ON MONDAY in Grozny, the capital of Russia’s volatile region of Chechnya, hundreds of thousands of protesters flooded the streets to decry the French publication Charlie Hebdo. Earlier this month, two militant jihadists killed 12 people at the French satirical weekly over caricatures of the Prophet Mohammed that the attackers deemed offensive. In Paris, the incident prompted massive public demonstrators supporting the publication — or at least its cartoonists’ right to speak their minds, even if crassly. Among the dignitaries who showed up in solidarity was Sergei Lavrov, Russia’s foreign minister.
But the peculiar counterprotest this week in Grozny, led by the region’s Moscow-backed president, sent a far more ambiguous message.
In theory, the Internet brings open debate to closed-off corners of the world. In practice, a globalized media environment exposes Western-style free speech to two emerging challenges — from religious groups seeking to enforce their strictures upon the world; and from authoritarian rulers who, for their own political ends, are willing to target expression even outside their borders.
These trends converged at the rally in Chechnya. “You and I see how European journalists and politicians under false slogans about free speech and democracy proclaim the freedom to be vulgar, rude, and insult the religious feelings of hundreds of millions of believers,” President Ramzan Kadyrov told the crowd, according to the Guardian. By Kadyrov’s line of argument, echoed in recent demonstrations elsewhere in the Muslim world, a society that allows blasphemous images to be published is in effect endorsing them.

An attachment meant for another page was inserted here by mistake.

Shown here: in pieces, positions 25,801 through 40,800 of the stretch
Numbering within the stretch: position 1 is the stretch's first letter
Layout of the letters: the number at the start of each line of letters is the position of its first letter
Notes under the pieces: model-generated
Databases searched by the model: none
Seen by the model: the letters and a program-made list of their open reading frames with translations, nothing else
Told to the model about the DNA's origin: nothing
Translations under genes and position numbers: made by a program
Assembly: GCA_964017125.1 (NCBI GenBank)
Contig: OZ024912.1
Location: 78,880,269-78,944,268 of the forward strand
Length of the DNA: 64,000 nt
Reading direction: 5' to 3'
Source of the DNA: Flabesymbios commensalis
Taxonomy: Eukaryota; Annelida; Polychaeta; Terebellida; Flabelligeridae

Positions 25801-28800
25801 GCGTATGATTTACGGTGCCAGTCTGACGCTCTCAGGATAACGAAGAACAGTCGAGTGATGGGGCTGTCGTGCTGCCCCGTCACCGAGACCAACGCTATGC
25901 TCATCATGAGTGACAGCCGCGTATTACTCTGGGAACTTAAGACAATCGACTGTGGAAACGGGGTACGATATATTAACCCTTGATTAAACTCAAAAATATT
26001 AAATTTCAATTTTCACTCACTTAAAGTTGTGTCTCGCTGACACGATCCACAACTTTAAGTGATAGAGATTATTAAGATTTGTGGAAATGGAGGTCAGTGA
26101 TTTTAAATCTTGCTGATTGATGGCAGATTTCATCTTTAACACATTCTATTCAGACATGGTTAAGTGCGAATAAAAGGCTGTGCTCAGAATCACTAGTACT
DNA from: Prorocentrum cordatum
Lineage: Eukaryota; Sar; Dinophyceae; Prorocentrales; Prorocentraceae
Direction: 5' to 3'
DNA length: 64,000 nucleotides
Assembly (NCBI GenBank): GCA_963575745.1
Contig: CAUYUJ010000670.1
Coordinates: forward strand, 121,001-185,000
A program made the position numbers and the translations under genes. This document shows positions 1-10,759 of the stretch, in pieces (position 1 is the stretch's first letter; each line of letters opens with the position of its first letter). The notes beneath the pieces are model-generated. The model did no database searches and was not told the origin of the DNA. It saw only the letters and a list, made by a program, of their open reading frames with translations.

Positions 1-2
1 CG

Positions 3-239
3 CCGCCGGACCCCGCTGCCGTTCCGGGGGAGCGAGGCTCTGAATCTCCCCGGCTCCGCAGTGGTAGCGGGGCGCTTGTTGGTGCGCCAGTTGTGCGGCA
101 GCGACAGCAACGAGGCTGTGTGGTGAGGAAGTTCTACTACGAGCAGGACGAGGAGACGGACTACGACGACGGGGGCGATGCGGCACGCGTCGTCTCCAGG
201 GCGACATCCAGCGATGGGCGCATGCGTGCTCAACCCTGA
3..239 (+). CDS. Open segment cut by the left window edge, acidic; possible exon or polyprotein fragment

Protests and counterprotests, when organized by private citizens with the freedom to speak their minds, are a healthy thing. Yet the prominent role of Kadyrov, an ally of Russian President Vladimir Putin — not to mention the slick signs in English carried by many demonstrators, including the one in the photo above — raised speculation about the Kremlin’s intentions. As Putin repositions himself as a guardian of conservative Eurasian values against erosion from the West, making common cause with Charlie Hebdo’s Islamic critics hardly seems out of the question.
The United States remains an outlier in allowing speech that other countries criminalize, says Timothy Zick, a William and Mary law professor and the author of “The Cosmopolitan First Amendment.” Much as Americans might assume that our protections on expression reflect universal human values, they need a more deliberate sales pitch elsewhere in the world — because there are powerful currents in the opposite direction.
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